Everything is propaganda. Occasionally, it’s not

Propaganda in 21st century is no longer an exclusive domain of top players like the state, national media, church and political parties. It’s now everyone’s game

Human are social animals. Whatever we strive to achieve in life, is dependent on cooperation from other people. Consciously or unconsciously, all of us strive to instrumentalize others in order to get through another day.

Therefore, as a propaganda veteran, I believe that hardly anything people tell each other, is ever unbiased. To be on the safe side, you always must assume that every piece of information passed around by humans is propaganda— you just have to accept that, like death and taxes.

And only then you may have a luxury to pick occasional bits that are not propaganda. Because around humans, non-propaganda happens, too.

  1. Propaganda is communication. It must involve at least two persons. That means the propaganda poster I put up on the inside of my bathroom door to admire while taking a dump is not a propaganda. The communication bit is missing. I’m alone with myself.
  2. Propaganda is a human communication. That means that the dog repellent I sprayed along my fence is not propaganda. While the sign “Trespassers will be shot, survivors will be shot again” propagates the message of inviolability of my territory.
  3. Propaganda has an intention to impact. Teacher writing 2+2=4 on the chalkboard in front of the class, doesn’t do that with the intent to impact the kids’ behavior. Simple acts of education don’t impact behavior in predictable ways. But a poster saying “2+2=5” is propaganda because it tries to convince the target to work 25% more productively for the same pay. In the same way, telling kids to clear their mess under the threat of being grounded is propaganda of parental control, not education.
  4. Propaganda wants to impact the target in a very specific way. The proverbial weather talk among true Englishmen has the explicit meaning of communication without any hidden agenda. At the same time, a Jewish mother insisting that her son takes on a cap when going to an open-air rock concert is a propaganda of maternal control over her son’s well-being.
  5. Propaganda must serve the source’s objective. Telling a girl about a boy “He loves you” is not a propaganda if it just confirms something she already knows and won’t change anything for her. At the same time, it is a propaganda if your name is Iago, the girl’s name is Desdemona, and your objective is to surreptitiously record a video with Desdemona’s private parts in lively action that you can use later to ruin her relationship with Othello.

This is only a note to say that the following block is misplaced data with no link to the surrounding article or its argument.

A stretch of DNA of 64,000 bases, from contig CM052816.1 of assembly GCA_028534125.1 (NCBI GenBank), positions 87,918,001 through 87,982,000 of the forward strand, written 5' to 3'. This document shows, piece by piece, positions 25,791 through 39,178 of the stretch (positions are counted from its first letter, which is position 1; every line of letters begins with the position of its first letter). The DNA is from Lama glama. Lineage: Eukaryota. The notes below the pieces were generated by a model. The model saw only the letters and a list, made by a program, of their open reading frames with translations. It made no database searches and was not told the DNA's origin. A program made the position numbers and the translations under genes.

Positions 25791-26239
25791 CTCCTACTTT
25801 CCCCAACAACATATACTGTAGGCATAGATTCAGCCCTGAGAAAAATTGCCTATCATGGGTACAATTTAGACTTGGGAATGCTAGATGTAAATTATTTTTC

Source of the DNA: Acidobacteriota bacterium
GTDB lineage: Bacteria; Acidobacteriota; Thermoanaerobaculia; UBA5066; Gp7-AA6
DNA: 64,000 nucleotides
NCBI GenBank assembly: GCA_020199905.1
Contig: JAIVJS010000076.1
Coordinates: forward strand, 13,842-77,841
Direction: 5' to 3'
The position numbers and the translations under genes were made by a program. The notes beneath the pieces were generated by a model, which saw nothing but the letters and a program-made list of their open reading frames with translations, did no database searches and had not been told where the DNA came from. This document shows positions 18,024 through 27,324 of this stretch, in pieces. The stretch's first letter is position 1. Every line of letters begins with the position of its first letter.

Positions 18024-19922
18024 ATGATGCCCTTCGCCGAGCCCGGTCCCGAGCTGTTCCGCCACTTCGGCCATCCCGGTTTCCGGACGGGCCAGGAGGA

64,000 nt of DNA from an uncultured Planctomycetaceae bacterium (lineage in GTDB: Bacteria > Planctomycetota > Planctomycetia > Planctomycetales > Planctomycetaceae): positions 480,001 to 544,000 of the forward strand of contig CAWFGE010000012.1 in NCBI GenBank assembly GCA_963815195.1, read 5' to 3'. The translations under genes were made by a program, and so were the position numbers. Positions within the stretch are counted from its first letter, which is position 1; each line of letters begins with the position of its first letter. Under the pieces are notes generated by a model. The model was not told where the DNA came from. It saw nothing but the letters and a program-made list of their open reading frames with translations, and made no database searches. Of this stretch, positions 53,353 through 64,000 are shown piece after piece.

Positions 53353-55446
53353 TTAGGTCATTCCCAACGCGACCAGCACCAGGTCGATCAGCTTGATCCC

In my time in propaganda, people believed that propaganda is something that only flows in the top-down direction. That is, it’s something only those in power do: governments, the church, political parties, established gurus, religious cults. The classic Marxist definition of propaganda is:

popularization and dissemination of political, philosophical, religious, scientific, artistic or other ideas in society through oral speech, the media, visual or other means of influencing public consciousness”.

The arrival of the Internet and social media made this definition outdated. The new tools of mass communication made each of us capable of what earlier only governments could do. Nowadays, words of many celebrities on the Facebook and Twitter make more impact that of presidents, prime ministers and the Pope. This makes it necessary to modify the XX-century definition. The new one, that takes the 360-degree impact of today’s communication, would be comething like that:

Propaganda is any act of human communication intended to impact the behavior of the target to suit the source’s objective.

The photo below shows an example of 360-degree propaganda in the XXI century. The shoelaces of this Twitter user are tied to form Cyrillic letters ПТН ПНХ. This is an improvised attempt to communicate an anti-Putinist message in terms of the urban youth subculture: the letters are known to be the code for a subversive rally cry Pútin, poshól nákhui (“Putin, f*ck off”), which can get you a couple years in a Russian prison for “extremism”.

shoelaces tied in anti-Putinist knots
A young Russian uses his shoelaces to broadcast an anti-loyalist message. An obscure pattern reveals coded words in Cyrillic “Putin, f*ck off” familiar to anyone in the target group.

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